this prevents the possibility of CO2 accumulation, CO2 re-breathing and
drowsiness.
NON CONTACT (ALSO REFERRED TO "WAFTING", OR "BLOW OVER") IS NOT A
THERAPEUTIC APPROACH TO OXYGEN DELIVERY.

Oxygen flow Litre/minute FiO2

4 0.36

5 0.40

6-7 0.50

7-8 0.60

Date of Publishing: Date of Printing: Page 6 of 11


This Guideline may be varied, withdrawn or replaced at any time.
Guideline No: 0/C/15:9085-01:00
Guideline: Oxygen Therapy and Delivery Devices

7.2 Non re-breathing mask with reservoir bag


The non-re-breathing bag is similar to the face mask but with the addition of an oxygen
reservoir bag that has a one-way valve system which prevents exhaled gases mixing
with fresh gas flow. The non-rebreathing mask system may also have a valve on the
side ports of the mask which prevents entrainment of room air into the mask.
These masks are not commonly used but a non-rebreathing mask can provide higher
concentration of FiO2 (> 60%) than is able to be provided with a standard face mask
(which is approximately 40% - 50%)
The reservoir bag must remain inflated on inspiration and the oxygen flow rate
regulated so that it is sufficient enough to only deflate the bag by on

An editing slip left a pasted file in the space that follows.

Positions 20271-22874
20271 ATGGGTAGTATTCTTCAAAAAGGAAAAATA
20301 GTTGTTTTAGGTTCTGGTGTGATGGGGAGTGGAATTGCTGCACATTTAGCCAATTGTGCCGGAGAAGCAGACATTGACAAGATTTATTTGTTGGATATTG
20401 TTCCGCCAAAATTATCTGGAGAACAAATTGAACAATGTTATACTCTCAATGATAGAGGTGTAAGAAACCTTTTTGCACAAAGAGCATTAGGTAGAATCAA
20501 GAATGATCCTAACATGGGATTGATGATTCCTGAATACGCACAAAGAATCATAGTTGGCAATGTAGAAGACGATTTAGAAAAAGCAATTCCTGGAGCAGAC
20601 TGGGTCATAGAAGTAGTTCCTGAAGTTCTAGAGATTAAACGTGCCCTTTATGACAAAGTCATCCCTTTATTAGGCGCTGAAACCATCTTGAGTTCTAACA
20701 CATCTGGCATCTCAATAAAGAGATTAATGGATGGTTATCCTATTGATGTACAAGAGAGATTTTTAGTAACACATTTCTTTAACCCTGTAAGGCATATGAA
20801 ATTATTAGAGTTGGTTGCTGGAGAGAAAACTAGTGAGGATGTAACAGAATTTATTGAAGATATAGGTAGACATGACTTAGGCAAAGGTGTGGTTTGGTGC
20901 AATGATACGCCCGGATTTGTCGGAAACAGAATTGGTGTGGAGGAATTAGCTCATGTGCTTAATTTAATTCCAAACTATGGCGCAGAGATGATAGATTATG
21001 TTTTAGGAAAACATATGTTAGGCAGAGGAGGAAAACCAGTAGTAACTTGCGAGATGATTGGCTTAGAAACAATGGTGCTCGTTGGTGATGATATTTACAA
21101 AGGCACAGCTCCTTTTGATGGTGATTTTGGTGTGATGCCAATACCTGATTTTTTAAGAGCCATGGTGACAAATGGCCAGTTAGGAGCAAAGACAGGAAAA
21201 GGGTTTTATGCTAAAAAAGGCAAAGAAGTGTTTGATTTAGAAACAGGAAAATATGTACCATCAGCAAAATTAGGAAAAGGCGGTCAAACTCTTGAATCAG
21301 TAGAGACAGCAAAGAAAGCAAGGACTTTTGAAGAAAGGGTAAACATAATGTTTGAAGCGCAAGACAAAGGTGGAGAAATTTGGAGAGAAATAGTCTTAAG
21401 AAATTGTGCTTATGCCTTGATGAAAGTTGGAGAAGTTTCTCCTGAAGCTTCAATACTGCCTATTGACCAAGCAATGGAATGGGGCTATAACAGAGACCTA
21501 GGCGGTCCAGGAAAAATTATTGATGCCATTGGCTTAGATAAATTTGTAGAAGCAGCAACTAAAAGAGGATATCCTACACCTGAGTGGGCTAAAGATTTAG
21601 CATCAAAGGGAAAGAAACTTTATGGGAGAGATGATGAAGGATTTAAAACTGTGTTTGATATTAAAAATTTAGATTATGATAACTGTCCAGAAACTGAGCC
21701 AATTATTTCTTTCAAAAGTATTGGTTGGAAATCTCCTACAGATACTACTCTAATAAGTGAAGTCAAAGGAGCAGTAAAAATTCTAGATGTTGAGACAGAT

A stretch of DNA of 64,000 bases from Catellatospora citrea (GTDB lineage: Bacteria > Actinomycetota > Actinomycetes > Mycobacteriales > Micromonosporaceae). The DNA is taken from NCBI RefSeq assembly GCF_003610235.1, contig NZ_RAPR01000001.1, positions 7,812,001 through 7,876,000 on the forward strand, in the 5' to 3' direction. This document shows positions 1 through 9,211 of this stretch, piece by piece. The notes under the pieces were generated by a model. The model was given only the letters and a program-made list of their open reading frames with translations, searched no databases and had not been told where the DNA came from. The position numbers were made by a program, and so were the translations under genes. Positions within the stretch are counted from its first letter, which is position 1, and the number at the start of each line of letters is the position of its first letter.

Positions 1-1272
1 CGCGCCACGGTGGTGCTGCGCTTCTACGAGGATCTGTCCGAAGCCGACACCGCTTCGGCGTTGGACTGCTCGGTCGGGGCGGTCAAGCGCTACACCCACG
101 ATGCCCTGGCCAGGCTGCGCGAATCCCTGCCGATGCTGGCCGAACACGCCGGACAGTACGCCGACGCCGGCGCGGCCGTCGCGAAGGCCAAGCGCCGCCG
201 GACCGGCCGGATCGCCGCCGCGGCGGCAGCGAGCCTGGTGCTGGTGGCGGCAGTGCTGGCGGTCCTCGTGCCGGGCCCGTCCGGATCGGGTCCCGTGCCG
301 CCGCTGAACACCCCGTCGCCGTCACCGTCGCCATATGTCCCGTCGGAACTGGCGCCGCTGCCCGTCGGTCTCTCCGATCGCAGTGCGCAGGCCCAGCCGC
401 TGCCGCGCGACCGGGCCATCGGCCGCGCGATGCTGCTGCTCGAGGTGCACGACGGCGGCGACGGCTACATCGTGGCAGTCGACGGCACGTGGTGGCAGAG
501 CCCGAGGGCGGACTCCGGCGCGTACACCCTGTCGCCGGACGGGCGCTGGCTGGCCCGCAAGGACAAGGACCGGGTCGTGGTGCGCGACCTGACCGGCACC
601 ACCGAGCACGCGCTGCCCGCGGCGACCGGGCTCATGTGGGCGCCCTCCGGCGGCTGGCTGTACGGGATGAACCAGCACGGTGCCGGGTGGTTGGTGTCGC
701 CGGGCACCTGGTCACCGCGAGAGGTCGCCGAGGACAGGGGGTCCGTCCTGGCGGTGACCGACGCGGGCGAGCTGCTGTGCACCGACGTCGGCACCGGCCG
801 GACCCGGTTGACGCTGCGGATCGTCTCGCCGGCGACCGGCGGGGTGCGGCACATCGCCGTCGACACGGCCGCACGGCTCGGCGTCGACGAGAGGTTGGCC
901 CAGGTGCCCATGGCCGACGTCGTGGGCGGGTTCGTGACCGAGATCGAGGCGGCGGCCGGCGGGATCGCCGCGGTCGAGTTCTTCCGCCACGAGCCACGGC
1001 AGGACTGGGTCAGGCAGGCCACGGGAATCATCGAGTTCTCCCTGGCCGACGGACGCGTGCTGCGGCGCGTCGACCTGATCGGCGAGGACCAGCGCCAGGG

inspiration.
It is important the mask fits snugly to allow the inspiration of 100% oxygen.
Care and Considerations when using a non-rebreathing face mask
To ensure the highest concentration of oxygen is delivered to the patient the reservoir
bag needs to be inflated prior to placing on the patients face.
Ensure the flow rate from the wall to the mask is adequate to maintain a fully inflated
reservoir bag during the whole respiratory cycle (i.e. inspiration and expiration).
Do not use with humidification system as this can cause excessive 'rain out' in the
reservoir bag.
Not routinely used outside of ED and PICU and should only be used in
consultation with the medical team.

Oxygen flow Litre/minute FiO2

8-15 0.80-1.0

Flow Meters: There are a variety of flow meters available ranging from 200
mL/minute to 70L/minute. Always check the flow meter is correct for individual patients
oxygen delivery each shift.
Ensure a standard 15L/minute is insitu at the bed space at all times.

At SCH, refer to Humidified Low Flow Oxygen on the Ward SCH Practice Guideline
Note: At CHW Humidified low flow oxygen is not used.

If high flow humidified oxygen is required refer to:


At CHW: Humidified High Flow Nasal Prong Oxygen: Administration in Wards & ED
CHW Practice Guideline
At SCH: Humidified High Flow Nasal Prong Oxygen

Date of Publishing: Date of Printing: Page 7 of 11


This Guideline may be varied, withdrawn or replaced at any time.
Guideline No: 0/C/15:9085-01:00
Guideline: Oxygen Therapy and Delivery Devices

8 Weaning of Short Term Oxygen for an improving patient


with an acute illness
Weaning can be gradually attempted by lowering the concentration of oxygen for a fixed
period re-evaluating clinical parameters and SpO2 as required.
Weaning of oxygen is to be documented in patients medical notes. It is standard practice